Grey's Anatomy: The Video Game (Nintendo DS) - Review by Andrew



Although we talk about how awful the majority of TV and movie tie-ins are, most of them are aimed towards the pre-teen market. There are some exceptions however and the PC has seen games based on Desperate Housewives and even ER. We're now in a different era of gaming too and, with as many females playing games as the more traditional male demographic, it was only a matter of time before popular series such as Grey's Anatomy found their way onto the platform. Turning an 'adult' program into a game though is perhaps a little more challenging than the likes of Spongebob, or the many Cartoon Network properties the have been given the gaming treatment, and a simple platformer won't do here. The initial screens looked attractive enough but is there enough substance here to please the average fan of the series?


Like the TV series Grey's Anatomy is played over a series of scenes and fans of the series will be delighted to learn that all the main characters are featured throughout the game. The actual gameplay is more like an interactive comic book than anything else, with you making decisions at various points. These will alter the direction of the story so for instance 'flirting' will send you one way, whilst 'playing hard to get' the other. It really is that simple and with the series writers on board, there's a fair bit of text to read too. Obviously, as the action takes place in a hospital, you'll also have to perform the odd medical procedure although this never gets too difficult. After completing each scene you're given a rating (which is based on getting everything right on the first attempt) and then it's on to the next scene. If all that sounds simple it's because it is, except for some of the incomprehensible mini-games.


It's all touchscreen and with an extensive tutorial woven into the first 10 minutes or so of the game, it's straightforward too.


The bulk of the visuals are of cel-shaded cast members who seem to vary in quality so you sometimes have to peer at the name tag in the bottom screen to work out just who it is. The various operations are well represented although they are a little on the clinical side with little blood and absolutely nothing to shock. The other visuals are in the various mini-games and while some utilise 'photo shopped' images of the cast (which look much better than the main game images) the remainder are simply icons with clarity clearly more important than anything visually ground breaking.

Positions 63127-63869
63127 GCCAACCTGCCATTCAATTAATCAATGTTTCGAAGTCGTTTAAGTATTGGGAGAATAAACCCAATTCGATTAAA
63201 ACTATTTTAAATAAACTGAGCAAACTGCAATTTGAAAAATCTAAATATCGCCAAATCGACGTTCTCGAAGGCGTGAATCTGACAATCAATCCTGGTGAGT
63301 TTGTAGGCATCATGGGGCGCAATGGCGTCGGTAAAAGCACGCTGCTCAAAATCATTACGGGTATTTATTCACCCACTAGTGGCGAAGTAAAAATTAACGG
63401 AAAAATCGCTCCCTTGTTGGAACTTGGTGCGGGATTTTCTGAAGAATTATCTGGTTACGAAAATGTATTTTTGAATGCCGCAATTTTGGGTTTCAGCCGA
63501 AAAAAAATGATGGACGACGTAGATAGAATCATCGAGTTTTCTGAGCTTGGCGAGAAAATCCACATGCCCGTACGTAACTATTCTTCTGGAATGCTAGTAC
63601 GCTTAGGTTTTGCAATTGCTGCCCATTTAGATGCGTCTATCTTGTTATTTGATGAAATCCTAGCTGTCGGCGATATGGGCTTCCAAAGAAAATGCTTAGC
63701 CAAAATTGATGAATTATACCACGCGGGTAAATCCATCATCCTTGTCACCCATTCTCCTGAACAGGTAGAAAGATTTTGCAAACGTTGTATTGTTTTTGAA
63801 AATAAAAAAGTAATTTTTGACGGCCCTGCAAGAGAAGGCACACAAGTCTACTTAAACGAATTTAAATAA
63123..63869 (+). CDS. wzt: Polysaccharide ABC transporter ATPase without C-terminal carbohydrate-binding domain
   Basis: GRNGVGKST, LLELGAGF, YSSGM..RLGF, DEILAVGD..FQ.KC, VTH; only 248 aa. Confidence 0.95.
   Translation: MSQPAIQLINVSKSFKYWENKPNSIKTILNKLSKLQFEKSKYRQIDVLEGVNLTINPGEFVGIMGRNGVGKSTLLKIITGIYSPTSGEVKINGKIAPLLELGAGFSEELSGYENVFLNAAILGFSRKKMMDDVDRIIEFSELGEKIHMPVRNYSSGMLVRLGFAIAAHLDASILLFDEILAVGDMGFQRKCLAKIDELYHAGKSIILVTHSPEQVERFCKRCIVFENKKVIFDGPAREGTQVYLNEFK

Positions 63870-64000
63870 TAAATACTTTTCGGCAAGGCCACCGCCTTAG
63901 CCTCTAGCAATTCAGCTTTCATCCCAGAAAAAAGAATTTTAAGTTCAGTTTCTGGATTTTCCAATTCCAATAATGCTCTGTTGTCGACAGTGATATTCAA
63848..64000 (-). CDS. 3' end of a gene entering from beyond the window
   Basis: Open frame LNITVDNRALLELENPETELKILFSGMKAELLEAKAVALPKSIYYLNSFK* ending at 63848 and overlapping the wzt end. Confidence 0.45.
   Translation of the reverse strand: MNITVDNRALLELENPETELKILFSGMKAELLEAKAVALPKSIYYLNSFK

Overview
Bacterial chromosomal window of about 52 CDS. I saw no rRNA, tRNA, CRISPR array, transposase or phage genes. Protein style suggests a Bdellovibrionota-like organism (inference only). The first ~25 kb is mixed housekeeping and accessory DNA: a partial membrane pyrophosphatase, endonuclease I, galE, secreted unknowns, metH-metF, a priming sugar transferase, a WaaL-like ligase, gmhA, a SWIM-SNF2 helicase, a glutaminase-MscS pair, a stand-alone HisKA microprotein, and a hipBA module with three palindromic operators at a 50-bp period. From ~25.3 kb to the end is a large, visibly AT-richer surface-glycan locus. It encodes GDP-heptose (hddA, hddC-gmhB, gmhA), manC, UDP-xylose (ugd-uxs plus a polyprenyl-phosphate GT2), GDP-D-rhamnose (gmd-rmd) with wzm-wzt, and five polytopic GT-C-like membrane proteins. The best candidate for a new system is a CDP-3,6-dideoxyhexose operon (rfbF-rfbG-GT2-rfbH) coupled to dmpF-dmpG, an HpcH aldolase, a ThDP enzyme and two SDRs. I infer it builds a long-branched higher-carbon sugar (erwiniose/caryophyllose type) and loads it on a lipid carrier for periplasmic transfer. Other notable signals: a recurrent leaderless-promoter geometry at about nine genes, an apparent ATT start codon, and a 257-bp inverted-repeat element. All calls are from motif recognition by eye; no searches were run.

While the sound effects during the various 'procedures' are excellent, the music is something entirely different. Yes, you do get the original theme during the game's intro but the rest of the game's soundtrack (which plays throughout the game) is best described as incidental. This is fine if you are watching the TV, but as a game soundtrack it's incredibly repetitive and does nothing to enhance the gameplay.

Dual screen

Your touch screen interaction here is roughly divided into two different categories: story and medical. The story section is the bulk of the 'gameplay' and while you have to tap though screens of dialogue you also interact with the characters in order to make decisions. This is generally split between 'challenges' or 'choices' both of which take the form of a collection of odd mini-games. There are some classics here, for instance, you have to realign mirrors to redirect a laser and there are even some rhythm and memory games. The problem is that they can be confusing and you sometimes select the wrong option and change the story arc. Fortunately there's no right or wrong and the game been programmed so the story will roll along whatever you decide.

The medical sections are a bit more interesting and maybe a little too simple and fans of Trauma Centre will be able to do this blindfolded. You're not allowed to do anything complicated to begin with so it's a not exactly a steep learning curve although you are still against a timer. Procedures generally involve things like cleaning wounds, applying dressings and eventually stitching the odd thing. There's even an opportunity to use a drill but this is only to screw metal plates back onto your patient's skull.

Final comments

The first thing we have to say about Grey's Anatomy is that it's clearly only for fans of the series so if you have no interest in the everyday happenings of Seattle Grace then there's absolutely nothing here for you. If you are a fan though, you'll be pleased to learn that it's actually turned out a lot better than we expected. The production values are reasonably high and the story perfectly complements what you see on the small screen. Even the various medical sections have been well implemented albeit overly simple. The worst part of the experience unfortunately is the actual decision making and while you have to congratulate the developers for the sheer number of mini-games included, they don't actually enhance the gameplay in any way with some slowing it down altogether. This, mixed with the appalling soundtrack, will frustrate some gamers so you will have to decide if re-watching that DVD box set you have is a better and more entertaining option.

Pro: Great Presentation and Sound Effects.
Con: Confusing Mini-Games, Repetitive Music
Final score: 5.7


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Boxart of Grey's Anatomy: The Video Game (Nintendo DS)
Platform: Nintendo DS
Genre: Adventure
Developer: Longtail Studios
Publisher: Ubisoft